Church And Dwight Case

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CHURCH & DWIGHT: Time to Rethink the Portfolio? I. INTRODUCTION A. EXECUTIVE SUMMARY 1. Summary statement of the problem: Church & Dwight Co. Inc. is a 160 year old company that is a well-known, unknown household brand. It has built a firm market share on the name, “Arm & Hammer” (Wheelen & Hunger, 2012, p. 35-1). The company’s strategy for growth was to find new ways to bring sodium bicarbonate into consumer households. Due to the company emphasizing more profitability growth, management has had to rethink its strategy. Because of the expansion of 80 more consumer brands since 2004, Church & Dwight seen a tremendous growth. With this growth, the challenge is for the smaller sized company to have the ability to compete for market share…show more content…
35-1). 2. Summary statement of the recommended solution: Being that Church & Dwight is a smaller company than its competitors, the challenge is to grow sales through acquisitions. In order to compete, they needed to expand its products into a variety of “personal care, deodorizing and cleaning, and laundry products” as well as “specialty chemicals, animal nutrition, and specialty cleaners” (Wheelen & Hunger, 2012, p. 35-6). Church & Dwight has reached international markets and gained market share internationally. Finding more ways to enter international markets and cutting down on transportation cost will gain a competitive edge over the competition in the market (Wheelen & Hunger, 2012, p. 35-11). B. THE SITUATION For 160 years, Church & Dwight has worked diligently to become a household name. The company is best known for its domestic products with the brand name “Arm & Hammer." ARM &…show more content…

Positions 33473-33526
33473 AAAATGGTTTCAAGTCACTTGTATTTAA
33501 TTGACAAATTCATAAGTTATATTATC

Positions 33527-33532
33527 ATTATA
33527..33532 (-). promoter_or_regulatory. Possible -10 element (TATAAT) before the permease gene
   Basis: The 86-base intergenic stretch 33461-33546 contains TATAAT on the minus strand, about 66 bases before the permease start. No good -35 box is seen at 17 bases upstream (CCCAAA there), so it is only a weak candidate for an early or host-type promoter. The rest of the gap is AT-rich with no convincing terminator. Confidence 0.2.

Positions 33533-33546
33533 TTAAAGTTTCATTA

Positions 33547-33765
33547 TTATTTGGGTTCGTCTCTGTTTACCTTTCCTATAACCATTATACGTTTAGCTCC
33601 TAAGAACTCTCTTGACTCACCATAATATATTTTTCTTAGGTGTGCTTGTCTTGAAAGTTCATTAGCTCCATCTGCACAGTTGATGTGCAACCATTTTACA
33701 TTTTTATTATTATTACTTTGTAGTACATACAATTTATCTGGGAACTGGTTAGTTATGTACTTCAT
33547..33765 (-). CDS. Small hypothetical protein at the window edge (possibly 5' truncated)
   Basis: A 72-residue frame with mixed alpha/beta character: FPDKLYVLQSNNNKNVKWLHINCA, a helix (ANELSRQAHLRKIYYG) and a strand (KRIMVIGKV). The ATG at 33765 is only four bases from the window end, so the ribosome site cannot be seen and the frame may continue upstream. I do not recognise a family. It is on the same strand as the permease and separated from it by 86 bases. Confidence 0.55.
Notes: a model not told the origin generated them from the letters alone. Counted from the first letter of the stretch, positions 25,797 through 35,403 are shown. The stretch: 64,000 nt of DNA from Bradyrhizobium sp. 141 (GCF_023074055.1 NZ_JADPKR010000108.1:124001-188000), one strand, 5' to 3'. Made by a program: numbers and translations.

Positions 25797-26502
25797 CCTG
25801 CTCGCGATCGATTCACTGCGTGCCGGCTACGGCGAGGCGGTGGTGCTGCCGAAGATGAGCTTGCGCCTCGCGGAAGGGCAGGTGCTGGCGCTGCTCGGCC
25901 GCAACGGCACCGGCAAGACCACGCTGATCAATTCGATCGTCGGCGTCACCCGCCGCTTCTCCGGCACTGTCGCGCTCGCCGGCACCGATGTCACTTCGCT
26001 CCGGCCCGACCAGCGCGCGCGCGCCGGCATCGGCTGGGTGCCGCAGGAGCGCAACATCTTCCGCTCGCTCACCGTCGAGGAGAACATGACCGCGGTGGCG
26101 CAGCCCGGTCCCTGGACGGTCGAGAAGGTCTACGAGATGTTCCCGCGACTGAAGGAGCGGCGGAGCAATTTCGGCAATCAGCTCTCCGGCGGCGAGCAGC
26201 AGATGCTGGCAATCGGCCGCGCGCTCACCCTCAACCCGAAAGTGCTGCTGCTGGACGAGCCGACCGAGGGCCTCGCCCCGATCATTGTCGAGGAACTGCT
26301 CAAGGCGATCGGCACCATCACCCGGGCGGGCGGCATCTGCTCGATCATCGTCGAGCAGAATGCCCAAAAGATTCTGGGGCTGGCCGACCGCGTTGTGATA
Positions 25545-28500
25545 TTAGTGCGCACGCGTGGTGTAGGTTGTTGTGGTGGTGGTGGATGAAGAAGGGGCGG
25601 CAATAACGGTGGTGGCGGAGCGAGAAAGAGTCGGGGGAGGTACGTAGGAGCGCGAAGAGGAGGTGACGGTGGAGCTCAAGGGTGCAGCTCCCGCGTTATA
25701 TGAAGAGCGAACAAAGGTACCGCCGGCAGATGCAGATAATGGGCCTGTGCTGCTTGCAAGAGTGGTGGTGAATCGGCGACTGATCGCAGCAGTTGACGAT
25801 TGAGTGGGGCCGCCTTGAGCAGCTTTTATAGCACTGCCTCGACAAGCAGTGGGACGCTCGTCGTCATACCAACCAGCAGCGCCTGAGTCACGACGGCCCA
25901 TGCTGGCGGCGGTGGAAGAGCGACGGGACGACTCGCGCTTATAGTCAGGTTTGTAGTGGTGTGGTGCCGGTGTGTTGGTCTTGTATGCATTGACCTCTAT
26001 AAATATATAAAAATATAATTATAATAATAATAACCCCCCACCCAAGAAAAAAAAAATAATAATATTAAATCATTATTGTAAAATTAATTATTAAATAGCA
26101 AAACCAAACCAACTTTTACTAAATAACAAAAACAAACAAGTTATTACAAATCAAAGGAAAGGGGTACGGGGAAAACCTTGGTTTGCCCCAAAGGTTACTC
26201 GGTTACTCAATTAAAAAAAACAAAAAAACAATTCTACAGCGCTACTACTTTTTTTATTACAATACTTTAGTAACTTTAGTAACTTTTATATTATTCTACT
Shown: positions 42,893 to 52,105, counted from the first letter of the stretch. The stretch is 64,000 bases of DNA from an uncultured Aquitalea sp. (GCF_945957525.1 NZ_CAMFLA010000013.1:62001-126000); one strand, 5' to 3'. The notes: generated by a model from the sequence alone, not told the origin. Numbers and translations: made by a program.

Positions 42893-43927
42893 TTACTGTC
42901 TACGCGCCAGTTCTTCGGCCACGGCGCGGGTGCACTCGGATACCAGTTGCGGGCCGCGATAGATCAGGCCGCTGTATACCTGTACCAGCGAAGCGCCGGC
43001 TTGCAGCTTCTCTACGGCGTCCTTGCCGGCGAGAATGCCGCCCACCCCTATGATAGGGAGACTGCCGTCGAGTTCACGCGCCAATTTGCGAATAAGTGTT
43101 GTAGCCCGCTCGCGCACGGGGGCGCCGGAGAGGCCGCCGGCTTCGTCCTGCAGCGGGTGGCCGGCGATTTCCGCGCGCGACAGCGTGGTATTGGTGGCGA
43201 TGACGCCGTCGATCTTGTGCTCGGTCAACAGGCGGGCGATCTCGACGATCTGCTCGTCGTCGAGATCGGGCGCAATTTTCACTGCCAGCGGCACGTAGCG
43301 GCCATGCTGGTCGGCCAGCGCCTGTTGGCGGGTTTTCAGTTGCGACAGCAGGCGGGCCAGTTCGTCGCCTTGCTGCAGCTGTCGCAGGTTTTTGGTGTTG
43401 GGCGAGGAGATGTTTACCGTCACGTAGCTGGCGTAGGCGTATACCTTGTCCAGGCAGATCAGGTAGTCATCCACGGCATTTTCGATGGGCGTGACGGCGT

Inc., who was a direct descendant of Austin Church, from 1969 to 1995, was Dwight C. Minton. He also remained on the board as Chairman Emeritus (Wheelen & Hunger, 2012, p. 35-2). He passed on his duties to Robert A. Davies III. Davies was the first non-family member to be CEO. On July 6th, 2004, James R. Craige, was named CEO and director or Church and Dwight (Watson, 2004). The unbreakable focus of the company’s leadership is mainly because 25 percent of outstanding common stock is owned by descendants of the company’s original cofounders (Wheelen & Hunger, 2012, p. 35-2). Because of this style of leadership, Church & Dwight has been able to avoid hostile takeovers and buy-outs. There was several actions taken by management to keep this from happening. One of the most discernable actions was the amending of the company’s charter and allowing shareholders four votes per share after they hold their stock for four years. Management also created a severance package just in case there was a buy-out or hostile takeover. Because of these packages for senior leadership, continuity in leadership styles was able to remain constant. Because management has been able to continue steady growth over the years Church & Dwight can be labeled as a “Cash Cow” using the Boston Consulting Group (BCG) Growth Share Matrix (Wheelen & Hunger, 2012, p. 221-222). However, since the focus has shifted to international markets which allows for even more

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